Temperature and competition interact to structure himalayan bird communities

Umesh Srinivasan, Paul R. Elsen, Morgan W. Tingley, David S. Wilcove

Research output: Contribution to journalArticle

12 Scopus citations

Abstract

Longstanding theory predicts that competitive interactions set species’ range limits in relatively aseasonal, species-rich regions, while temperature limits distributions in more seasonal, species-poor areas. More recent theory holds that species evolve narrow physiological tolerances in aseasonal regions, with temperature being an important determining factor in such zones. We tested how abiotic (temperature) and biotic (competition) factors set range limits and structure bird communities along strong, opposing, temperature-seasonality and species-richness gradients in the Himalayas, in two regions separated by 1500 km. By examining the degree to which seasonal elevational migration conserves year-round thermal niches across species, we show that species in the relatively aseasonal and speciose east are more constrained by temperature compared with species in the highly seasonal west. We further show that seasonality has a profound effect on the strength of competition between congeneric species. Competition appears to be stronger in winter, a period of resource scarcity in the Himalayas, in both the east and the west, with similarly sized eastern species more likely to segregate in thermal niche space in winter. Our results indicate that rather than acting in isolation, abiotic and biotic factors mediate each other to structure ecological communities.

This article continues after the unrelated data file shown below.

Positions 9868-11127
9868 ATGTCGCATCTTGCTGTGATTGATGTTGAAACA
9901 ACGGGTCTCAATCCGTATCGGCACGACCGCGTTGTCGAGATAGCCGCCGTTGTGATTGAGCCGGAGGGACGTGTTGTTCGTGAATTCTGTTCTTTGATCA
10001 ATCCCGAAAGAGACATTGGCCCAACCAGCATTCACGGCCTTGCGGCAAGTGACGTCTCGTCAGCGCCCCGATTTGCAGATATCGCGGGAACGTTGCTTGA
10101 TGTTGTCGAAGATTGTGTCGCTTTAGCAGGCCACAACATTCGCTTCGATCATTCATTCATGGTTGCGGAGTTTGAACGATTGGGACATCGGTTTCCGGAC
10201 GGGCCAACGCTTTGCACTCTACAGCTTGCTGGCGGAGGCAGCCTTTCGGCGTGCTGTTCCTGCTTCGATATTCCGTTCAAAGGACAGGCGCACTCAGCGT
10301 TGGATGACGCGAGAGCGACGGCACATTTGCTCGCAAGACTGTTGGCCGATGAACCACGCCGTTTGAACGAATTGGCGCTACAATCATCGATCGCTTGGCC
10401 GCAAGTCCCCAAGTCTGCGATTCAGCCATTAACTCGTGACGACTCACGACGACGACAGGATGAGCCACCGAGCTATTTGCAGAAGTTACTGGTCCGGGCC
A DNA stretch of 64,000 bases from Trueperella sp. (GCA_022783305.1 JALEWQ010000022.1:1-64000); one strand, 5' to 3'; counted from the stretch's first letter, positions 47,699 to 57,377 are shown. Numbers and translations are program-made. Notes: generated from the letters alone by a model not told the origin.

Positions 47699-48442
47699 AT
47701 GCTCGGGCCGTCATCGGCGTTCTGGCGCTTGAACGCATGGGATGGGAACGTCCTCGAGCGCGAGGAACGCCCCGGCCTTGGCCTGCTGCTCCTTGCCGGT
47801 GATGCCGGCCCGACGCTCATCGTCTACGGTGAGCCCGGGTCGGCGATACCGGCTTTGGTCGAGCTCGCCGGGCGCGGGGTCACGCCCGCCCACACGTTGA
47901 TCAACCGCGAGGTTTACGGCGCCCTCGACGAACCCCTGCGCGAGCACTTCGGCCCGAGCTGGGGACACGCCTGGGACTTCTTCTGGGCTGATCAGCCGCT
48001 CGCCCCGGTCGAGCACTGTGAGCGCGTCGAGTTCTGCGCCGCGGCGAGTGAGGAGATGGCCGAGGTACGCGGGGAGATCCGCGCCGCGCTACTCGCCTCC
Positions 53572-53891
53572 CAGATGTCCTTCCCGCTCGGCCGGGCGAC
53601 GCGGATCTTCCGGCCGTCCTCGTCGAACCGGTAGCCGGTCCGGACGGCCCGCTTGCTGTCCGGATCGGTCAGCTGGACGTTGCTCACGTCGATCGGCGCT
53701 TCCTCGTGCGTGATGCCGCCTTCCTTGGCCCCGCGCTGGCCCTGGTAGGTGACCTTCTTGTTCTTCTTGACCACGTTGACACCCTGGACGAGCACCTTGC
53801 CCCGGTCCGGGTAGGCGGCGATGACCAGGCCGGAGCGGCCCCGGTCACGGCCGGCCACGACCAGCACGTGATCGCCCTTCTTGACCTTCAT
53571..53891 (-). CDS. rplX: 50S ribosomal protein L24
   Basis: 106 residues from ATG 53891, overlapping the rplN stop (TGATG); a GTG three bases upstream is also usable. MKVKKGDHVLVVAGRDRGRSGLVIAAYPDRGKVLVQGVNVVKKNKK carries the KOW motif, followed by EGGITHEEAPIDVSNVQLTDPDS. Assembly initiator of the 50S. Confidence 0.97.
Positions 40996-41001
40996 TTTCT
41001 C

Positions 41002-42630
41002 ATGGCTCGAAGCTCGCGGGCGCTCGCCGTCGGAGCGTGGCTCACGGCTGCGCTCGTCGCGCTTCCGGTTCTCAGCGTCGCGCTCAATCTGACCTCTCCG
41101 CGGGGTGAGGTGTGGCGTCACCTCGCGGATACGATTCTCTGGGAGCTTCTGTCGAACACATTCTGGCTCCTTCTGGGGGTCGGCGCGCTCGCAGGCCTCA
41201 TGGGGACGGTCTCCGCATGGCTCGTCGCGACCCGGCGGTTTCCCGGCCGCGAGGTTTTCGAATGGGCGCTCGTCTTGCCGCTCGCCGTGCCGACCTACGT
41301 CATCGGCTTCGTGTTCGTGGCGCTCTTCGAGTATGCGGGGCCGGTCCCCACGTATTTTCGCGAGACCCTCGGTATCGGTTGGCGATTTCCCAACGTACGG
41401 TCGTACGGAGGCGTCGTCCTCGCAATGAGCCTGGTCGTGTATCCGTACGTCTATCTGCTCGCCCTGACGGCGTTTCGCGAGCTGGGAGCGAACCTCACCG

Original languageEnglish (US)
Article number20172593
JournalProceedings of the Royal Society B: Biological Sciences
Volume285
Issue number1874
DOIs
StatePublished - Mar 14 2018

All Science Journal Classification (ASJC) codes

  • Biochemistry, Genetics and Molecular Biology(all)
  • Immunology and Microbiology(all)
  • Environmental Science(all)
  • Agricultural and Biological Sciences(all)

Keywords

  • Body mass
  • Elevational distributions
  • Range limits
  • Seasonality
  • Species richness

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